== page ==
South Florida home sellers still in control as prices rise in February
Tuesday Apr 04th, 2017Share
South Florida’s housing market may not be as frenzied as it was a few years ago, but the February figures show that sellers are still winning the price fight. Median prices for existing, single-family homes increased last month in Palm Beach, Broward and Miami-Dade counties, nudged higher by a shortage of homes for sale that limits the leverage of buyers.
Palm Beach County’s median price was $315,000, up 7 percent from February 2016, the Realtors Association of the Palm Beaches said Wednesday. Broward’s median inched up 1 percent to $302,500, according to the Greater Fort Lauderdale Realtors. Miami-Dade’s median soared 19 percent to $321,000, according to the Miami Association of Realtors.
Prices have been on the upswing for the past five years following the end of the housing collapse. Low interest rates and a more stable job market have bolstered confidence in housing. Single-family sales rose 1 percent in February in Palm Beach County, but deals were harder to come by in the other two counties. Transactions dropped 16 percent in Broward and 10 percent in Miami-Dade.
Sluggish sales but higher prices were evident across Florida and the nation. Lawrence Yun, chief economist for the National Association of Realtors, said in a statement that a dearth of affordable listings “continues to be the pest that’s pushing up price growth and pressuring the budgets of prospective buyers.” Mike Pappas, president of the Keyes Co. brokerage in South Florida, said demand for starter and mid-priced homes is much stronger than it is for luxury properties.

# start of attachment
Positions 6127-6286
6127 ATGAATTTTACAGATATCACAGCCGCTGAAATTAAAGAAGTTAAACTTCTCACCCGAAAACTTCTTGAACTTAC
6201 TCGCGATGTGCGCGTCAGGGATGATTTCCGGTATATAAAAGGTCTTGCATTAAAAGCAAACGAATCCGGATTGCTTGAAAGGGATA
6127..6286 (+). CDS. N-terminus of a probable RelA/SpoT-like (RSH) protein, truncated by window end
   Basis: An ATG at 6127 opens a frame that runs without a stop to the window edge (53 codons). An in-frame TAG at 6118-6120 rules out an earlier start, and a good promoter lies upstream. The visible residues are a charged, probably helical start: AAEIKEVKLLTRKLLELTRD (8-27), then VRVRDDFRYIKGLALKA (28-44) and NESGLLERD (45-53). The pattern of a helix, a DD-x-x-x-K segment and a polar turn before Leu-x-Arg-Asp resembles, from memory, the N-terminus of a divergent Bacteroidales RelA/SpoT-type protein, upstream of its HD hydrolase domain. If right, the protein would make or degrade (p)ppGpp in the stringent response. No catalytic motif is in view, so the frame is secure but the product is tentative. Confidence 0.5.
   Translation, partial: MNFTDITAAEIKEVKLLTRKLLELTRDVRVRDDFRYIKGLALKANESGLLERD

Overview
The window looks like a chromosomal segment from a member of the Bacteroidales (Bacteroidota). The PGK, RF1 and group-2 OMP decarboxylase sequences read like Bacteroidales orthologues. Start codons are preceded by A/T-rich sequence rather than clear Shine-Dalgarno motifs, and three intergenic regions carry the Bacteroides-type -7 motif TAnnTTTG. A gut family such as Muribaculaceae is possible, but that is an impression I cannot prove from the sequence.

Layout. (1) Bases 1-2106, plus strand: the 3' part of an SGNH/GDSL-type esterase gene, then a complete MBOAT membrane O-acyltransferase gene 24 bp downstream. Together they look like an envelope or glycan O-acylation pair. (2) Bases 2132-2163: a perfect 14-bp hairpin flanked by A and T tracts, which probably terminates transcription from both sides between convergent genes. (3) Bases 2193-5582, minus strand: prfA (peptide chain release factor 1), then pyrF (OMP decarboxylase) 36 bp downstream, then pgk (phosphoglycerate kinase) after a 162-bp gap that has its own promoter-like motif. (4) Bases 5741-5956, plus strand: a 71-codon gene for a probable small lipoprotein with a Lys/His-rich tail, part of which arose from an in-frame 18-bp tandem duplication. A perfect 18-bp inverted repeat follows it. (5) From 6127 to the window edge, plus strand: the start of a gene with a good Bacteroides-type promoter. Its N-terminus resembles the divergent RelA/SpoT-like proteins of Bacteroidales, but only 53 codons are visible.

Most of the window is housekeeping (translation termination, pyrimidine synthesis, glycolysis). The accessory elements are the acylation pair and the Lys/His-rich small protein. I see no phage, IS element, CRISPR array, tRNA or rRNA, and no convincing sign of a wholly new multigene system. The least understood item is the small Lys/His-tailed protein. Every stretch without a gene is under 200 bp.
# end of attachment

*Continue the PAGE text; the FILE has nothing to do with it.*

At the end of February, Palm Beach County had 3,098 single-family listings under $500,000, a 16 percent decline from a year ago, Pappas said. The market is even tighter in Broward, which saw a 39 percent drop in under-$500,000 listings from February 2016, Pappas said.
“Anything under $500,000, if it’s priced right, it’s selling within 30 days,” he said. “Once you get above that price, there is more supply than demand and homes aren’t selling as fast.”
While sellers are still largely in control, buyers are making headway, some real estate observers say. Buyers are holding firm on obviously overpriced homes, and they are more willing to wait for the right property that doesn’t need major repairs, agents say.
Eli Beracha, professor of real estate investment at Florida International University, said rising interest rates are reducing purchasing power. The average rate for a 30-year fixed mortgage in February was 4.17 percent, up from 3.66 percent a year earlier, according to Freddie Mac figures cited by the Florida Realtors.
What’s more, buyers today have learned from the housing bust and are more wary of overspending, Beracha said.
“I think buyers still believe housing prices will go up, but they are afraid, and in some cases unable, to pay too much for a house today,” he said. “But that’s healthy. You want to see two sides with power in negotiations.”